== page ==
January 21, 2005

Orwellian Double-Speak Pretzel-Twist

Susan Jacoby has an unintentionally funny article in the LAT, Hear 'Reform,' Think 'Destroy'.

In a 1946 essay titled "Politics and the English Language," George Orwell observed that all political language is designed "to make lies sound truthful and murder respectable, and to give an appearance of solidity to pure wind."

As President Bush begins his second term, he has already demonstrated the truth of Orwell's dictum by persuading much of the windy news media to attach the word "reform" to his plan for fundamental change in the way Social Security is financed...

It's reform in any sane sense of the word--most of the program will remain the same...
...Each time television or radio newscasters use the phrase "Social Security reform," as they do every day, they send a message to the American public that Social Security is a broken system in need of fixing.
You Dems agreed on that point until a Republican actually tried to DO something. Remember Bill Clinton saying "Save Social Security First?"
The general definition of reform is always positive, conveying the notion of changes designed to improve an institution...
It's the connotation that is positive, not the definition. But in fact we do intend to improve the institution. So "reform" fits.
...In its specific political sense, reform is offered as a moderate alternative to radicalism and revolution. Franklin D. Roosevelt's New Deal, for instance, has been judged by history as a set of reforms that saved capitalism from its own worst excesses...
Only if you define history as "only the writings of Leftists." Many historians have different opinions on this point. The judgement of history has not been made yet.
...Neither common nor political usage justifies the application of the reform brand to such a controversial proposal as the Republican plan to privatize Social Security.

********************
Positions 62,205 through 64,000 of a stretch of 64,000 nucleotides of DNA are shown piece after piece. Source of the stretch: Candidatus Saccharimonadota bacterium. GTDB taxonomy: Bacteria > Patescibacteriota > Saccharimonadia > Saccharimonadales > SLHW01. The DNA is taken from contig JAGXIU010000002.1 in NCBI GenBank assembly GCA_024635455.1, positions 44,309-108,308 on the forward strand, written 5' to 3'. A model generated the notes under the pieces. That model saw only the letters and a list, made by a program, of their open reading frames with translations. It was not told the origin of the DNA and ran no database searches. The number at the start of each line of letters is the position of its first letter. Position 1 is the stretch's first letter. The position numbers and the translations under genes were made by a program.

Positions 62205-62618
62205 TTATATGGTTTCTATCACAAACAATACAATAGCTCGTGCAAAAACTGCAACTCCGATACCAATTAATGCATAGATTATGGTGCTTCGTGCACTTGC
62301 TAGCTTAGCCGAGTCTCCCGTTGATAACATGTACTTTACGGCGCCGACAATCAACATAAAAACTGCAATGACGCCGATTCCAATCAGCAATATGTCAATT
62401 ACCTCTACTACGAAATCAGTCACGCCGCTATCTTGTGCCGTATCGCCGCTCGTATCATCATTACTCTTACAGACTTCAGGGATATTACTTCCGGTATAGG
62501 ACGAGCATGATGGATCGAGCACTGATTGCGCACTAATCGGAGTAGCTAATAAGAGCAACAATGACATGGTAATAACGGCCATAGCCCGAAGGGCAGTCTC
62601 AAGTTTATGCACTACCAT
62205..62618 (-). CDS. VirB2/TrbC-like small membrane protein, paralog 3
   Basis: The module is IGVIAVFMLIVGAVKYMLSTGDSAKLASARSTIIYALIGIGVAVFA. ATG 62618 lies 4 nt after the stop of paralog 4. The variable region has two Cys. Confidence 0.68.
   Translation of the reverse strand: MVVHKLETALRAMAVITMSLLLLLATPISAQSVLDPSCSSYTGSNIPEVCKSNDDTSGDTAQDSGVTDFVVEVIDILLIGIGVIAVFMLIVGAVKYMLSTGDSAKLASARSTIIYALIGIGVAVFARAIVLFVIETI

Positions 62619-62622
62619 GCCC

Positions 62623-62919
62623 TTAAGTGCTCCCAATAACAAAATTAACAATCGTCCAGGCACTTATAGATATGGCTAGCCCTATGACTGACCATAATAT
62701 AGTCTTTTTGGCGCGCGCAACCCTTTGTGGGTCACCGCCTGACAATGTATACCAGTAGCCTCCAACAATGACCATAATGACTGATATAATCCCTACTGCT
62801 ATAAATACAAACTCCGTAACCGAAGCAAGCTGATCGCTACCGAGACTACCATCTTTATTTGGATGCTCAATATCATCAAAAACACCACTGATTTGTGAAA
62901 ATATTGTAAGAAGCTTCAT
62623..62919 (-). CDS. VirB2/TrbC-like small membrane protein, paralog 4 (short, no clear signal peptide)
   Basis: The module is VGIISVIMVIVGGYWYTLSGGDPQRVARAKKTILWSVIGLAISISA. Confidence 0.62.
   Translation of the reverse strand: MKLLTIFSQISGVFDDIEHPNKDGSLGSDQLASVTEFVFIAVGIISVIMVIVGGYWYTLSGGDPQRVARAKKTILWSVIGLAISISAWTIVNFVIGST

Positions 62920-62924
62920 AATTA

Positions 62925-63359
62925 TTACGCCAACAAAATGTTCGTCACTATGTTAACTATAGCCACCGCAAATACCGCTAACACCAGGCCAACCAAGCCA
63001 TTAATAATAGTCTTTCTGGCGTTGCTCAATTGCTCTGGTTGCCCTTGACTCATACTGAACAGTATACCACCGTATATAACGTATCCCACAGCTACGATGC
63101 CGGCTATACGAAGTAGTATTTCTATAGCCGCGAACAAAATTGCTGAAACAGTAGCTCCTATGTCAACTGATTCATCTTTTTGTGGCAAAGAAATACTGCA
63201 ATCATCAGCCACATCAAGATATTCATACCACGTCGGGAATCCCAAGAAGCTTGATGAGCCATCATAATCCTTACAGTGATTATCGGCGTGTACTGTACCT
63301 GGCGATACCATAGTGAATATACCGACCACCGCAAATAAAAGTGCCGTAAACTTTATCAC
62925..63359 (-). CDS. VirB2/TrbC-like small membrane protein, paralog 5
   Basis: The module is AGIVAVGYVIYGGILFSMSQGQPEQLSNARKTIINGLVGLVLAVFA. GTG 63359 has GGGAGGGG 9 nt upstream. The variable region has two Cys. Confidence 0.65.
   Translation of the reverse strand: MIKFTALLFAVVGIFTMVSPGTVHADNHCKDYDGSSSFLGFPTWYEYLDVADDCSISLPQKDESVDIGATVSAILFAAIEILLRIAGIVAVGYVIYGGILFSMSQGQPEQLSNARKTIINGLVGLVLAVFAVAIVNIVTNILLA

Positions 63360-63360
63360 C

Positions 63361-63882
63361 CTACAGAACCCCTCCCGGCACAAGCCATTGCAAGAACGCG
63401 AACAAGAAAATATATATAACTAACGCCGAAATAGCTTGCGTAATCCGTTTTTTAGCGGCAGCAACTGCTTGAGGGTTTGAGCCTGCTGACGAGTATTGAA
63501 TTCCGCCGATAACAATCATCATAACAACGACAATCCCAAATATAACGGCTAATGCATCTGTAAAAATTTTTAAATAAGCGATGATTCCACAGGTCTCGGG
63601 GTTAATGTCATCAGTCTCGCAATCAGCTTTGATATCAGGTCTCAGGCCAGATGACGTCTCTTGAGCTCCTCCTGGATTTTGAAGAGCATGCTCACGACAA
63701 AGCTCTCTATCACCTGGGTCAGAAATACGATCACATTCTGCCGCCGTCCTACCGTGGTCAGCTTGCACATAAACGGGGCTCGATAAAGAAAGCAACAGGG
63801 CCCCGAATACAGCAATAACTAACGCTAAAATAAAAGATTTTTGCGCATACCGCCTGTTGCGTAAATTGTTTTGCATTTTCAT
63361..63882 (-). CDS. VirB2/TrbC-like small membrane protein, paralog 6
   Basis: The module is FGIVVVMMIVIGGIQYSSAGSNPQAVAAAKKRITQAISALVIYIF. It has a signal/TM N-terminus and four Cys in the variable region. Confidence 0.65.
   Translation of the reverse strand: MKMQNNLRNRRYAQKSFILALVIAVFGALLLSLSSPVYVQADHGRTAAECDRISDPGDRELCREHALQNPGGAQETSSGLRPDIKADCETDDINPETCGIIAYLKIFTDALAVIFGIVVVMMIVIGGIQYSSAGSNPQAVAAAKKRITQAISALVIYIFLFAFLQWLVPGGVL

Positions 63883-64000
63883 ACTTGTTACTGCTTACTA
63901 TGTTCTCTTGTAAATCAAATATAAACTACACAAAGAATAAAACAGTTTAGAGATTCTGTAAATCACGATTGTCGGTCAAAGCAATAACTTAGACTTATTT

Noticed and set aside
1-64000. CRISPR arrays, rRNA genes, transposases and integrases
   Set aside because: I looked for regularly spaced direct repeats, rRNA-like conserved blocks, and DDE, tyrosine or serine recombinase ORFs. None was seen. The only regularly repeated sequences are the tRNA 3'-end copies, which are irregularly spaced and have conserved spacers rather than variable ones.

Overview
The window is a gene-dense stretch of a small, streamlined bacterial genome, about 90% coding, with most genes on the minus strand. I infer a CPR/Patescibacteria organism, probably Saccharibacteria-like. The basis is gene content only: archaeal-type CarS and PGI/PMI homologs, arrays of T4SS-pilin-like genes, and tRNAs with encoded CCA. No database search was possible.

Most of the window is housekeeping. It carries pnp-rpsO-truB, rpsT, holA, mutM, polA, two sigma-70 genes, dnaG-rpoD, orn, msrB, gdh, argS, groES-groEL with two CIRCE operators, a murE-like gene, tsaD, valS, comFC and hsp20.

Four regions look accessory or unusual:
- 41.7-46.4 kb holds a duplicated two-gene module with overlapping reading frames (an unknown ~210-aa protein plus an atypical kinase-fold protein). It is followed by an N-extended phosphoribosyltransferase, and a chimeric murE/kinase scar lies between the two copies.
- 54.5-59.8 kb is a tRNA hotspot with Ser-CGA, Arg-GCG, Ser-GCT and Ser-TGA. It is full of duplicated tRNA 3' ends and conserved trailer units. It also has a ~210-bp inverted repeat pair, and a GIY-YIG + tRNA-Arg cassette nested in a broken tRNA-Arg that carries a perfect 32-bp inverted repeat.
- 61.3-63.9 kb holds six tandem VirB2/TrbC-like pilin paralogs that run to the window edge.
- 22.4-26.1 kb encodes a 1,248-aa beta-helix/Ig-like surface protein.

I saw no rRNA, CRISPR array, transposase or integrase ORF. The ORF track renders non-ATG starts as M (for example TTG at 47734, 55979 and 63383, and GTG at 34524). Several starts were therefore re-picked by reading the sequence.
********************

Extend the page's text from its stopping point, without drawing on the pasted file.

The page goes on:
So now being "controversial" means it's not reform? The New Deal, of course, was never controversial.
A minority of newspapers (the Los Angeles Times among them) appear to have made a conscientious effort to keep the reform label out of their headlines and use more neutral terms like "change" and "revision."...
A majority of newspapers appear to have made a conscientious effort to call people who shred women and children with bombs "militants" or "activists," avoiding the T-word.
But most of the media have capitulated to the administration's understandable desire to soothe the public with the R-word, thereby displaying as profound a bias as if the Bush plan were routinely described as "Social Security destruction."...
It's not neutral to deliberately eschew anything that sounds positive. It's biased...

What's especially loony about this article is that Social Security was radical and revolutionary when it was started. Nothing like it had ever been done in America. It could not possibly have been called "reform" then, because there was nothing similar to be improved or tinkered with.

It's almost pathetic how these people let themselves be manipulated by President Bush. First he maneuvers them into allying themselves with the Taliban, Saddam Hussein, Jacques Chirac and Kofi Annan. Now he has them ready to die at the barricades to defend the very Social Security system that they were recently saying needed to be fixed. (Thanks to Juddblog)

Posted by John Weidner at January 21, 2005 8:40 AM
Weblog by John Weidner